Miracles from Heaven Review

Overall Rating


leans toward a biblical worldview

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Faith and/or Biblical Relevance 3.5stars.png
Faith-compatible Depiction of Characters and Character Relationships 4.5stars.png
Faith-compatible Depiction of Situations 4.0stars.png
Family Viewing Suitability 4.0stars.png
Entertainment Value 4.0stars.png
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Arriving in theaters nationwide on March 16, 2016, MIRACLES FROM HEAVEN is the third faith-driven film in two years to hit the market in what some have dubbed the “heaven tourism” genre. Based on the true story of young Anna Beam’s miraculous healing from an incurable disease following a freak accident, MIRACLES FROM HEAVEN follows the 2014 book by her mother, Christy Beam, "Miracles from Heaven: A Little Girl, Her Journey to Heaven, and Her Amazing Story of Healing."

Produced by Joe Roth, T.D. Jakes and DeVon Franklin, this Sony/Columbia Pictures film is directed by Patricia Riggen (THE 33) and stars Jennifer Garner ("Alias," DALLAS BUYERS CLUB, JUNO) as Christy Beam, a mother who fiercely advocates for her sick daughter, Martin Henderson ("Grey’s Anatomy," EVEREST), as Kevin Beam, the hard-working father and provider for his family, Queen Latifah (ICE AGE, CHICAGO) as Angela Bradford, a waitress who befriends the Beams in Boston, Eugenio Derbez ("Anger Management") as medical specialist Dr. Nurko, and Kylie Rogers as the Beam’s young daughter, Anna.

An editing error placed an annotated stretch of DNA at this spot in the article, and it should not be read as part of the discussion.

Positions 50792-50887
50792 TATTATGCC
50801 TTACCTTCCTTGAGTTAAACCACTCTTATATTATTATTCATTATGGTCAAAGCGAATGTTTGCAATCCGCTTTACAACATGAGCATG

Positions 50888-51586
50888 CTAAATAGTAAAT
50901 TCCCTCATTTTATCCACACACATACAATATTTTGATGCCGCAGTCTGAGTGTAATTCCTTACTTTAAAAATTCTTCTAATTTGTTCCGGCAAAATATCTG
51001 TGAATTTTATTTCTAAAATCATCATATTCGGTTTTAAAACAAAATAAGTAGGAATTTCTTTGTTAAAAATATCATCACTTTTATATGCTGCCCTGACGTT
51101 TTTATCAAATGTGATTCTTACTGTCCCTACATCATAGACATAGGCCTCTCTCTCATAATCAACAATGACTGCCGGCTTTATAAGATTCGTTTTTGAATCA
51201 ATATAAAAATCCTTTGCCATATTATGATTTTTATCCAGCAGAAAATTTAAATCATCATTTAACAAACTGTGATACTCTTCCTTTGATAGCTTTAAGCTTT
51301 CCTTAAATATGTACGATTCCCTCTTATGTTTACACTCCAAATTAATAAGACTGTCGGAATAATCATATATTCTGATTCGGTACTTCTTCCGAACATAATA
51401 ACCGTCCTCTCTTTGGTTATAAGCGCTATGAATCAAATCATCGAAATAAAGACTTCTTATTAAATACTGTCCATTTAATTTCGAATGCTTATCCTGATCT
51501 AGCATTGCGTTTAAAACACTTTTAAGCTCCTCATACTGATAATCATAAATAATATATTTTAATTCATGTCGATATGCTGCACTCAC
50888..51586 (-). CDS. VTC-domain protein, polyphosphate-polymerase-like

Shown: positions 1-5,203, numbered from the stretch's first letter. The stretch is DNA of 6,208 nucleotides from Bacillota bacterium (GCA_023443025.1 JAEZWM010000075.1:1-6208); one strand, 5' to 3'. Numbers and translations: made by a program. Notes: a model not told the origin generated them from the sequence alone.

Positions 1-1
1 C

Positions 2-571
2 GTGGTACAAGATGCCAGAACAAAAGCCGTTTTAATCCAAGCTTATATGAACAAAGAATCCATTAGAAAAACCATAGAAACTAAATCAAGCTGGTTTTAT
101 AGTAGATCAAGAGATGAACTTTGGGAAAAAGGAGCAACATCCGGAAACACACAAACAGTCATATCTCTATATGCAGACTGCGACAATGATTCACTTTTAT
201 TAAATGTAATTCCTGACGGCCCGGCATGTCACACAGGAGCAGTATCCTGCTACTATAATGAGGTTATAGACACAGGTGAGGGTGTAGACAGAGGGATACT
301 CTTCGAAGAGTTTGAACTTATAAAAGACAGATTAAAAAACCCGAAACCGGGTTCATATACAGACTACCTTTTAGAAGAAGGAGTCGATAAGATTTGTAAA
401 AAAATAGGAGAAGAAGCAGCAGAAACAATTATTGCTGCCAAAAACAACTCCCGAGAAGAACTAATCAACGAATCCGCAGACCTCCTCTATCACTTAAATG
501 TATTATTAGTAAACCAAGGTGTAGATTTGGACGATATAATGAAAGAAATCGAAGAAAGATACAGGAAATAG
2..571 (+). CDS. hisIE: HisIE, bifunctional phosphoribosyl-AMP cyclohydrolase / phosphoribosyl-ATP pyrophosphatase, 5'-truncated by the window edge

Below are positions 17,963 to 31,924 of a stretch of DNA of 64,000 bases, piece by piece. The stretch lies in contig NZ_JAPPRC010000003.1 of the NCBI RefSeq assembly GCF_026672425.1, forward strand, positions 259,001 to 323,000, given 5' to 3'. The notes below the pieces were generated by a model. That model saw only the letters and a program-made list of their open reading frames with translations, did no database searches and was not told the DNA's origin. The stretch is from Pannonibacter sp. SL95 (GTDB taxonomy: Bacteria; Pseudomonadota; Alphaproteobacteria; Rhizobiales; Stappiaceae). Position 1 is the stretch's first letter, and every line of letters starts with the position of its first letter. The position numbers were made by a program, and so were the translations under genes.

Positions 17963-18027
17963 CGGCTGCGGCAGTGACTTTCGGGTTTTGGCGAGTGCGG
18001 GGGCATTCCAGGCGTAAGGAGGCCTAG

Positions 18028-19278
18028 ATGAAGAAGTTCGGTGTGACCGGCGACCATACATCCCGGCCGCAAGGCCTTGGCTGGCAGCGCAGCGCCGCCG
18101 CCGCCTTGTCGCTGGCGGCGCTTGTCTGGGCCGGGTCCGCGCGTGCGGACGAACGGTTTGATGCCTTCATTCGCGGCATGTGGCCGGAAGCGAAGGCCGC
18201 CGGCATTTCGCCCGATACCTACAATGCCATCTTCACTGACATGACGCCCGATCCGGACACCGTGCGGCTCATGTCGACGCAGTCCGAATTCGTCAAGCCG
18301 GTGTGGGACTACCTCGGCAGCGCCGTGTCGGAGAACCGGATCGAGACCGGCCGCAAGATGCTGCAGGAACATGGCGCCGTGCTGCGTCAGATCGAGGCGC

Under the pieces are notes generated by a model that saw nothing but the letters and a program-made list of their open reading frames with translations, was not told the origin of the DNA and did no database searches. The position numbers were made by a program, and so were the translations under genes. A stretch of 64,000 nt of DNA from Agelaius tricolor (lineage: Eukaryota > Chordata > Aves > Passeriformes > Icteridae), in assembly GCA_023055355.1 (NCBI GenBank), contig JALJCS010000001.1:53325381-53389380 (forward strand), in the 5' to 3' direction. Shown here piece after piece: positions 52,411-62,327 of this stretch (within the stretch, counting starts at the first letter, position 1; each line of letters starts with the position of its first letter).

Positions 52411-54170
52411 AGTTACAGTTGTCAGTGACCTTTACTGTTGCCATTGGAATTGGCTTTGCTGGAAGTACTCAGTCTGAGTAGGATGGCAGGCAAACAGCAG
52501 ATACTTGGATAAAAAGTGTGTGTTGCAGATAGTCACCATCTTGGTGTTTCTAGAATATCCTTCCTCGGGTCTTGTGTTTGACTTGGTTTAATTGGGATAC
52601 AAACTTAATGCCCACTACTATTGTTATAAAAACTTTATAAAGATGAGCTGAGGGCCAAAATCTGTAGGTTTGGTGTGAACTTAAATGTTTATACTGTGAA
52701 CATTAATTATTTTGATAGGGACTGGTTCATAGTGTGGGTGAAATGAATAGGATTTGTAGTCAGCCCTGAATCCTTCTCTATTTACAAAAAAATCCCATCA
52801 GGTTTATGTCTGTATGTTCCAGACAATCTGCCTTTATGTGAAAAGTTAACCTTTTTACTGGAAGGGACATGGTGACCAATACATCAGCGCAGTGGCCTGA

Overall Faith and/or Biblical Relevance


In a world that is skeptical about the supernatural intervention of God in the lives of ordinary humans, MIRACLES FROM HEAVEN presents the story of Anna Beam’s apparent healing from a seemingly incurable disease with a grim prognosis—a miracle that mystified the medical community. Along the way, hard questions are raised as Christy wrestles with doubt and hurtful accusations from fellow church members—sparking a crisis of faith as she struggles to understand why a loving God would allow her precious, young daughter to suffer so greatly.

While some viewers may be concerned from a theological perspective about the hint of universalism depicted in Anna’s experience of heaven, MIRACLES FROM HEAVEN clearly shows God’s unfailing love and comfort in the midst of a health crisis that deeply impacted a family, church and community. With the call to live every day as if it’s a miracle, this faith-building film also conveys the message that “walking with God feels better than walking without him”—offering hope to both Christians and non-believers alike.

Faith-compatible Depiction of Characters and Character Relationships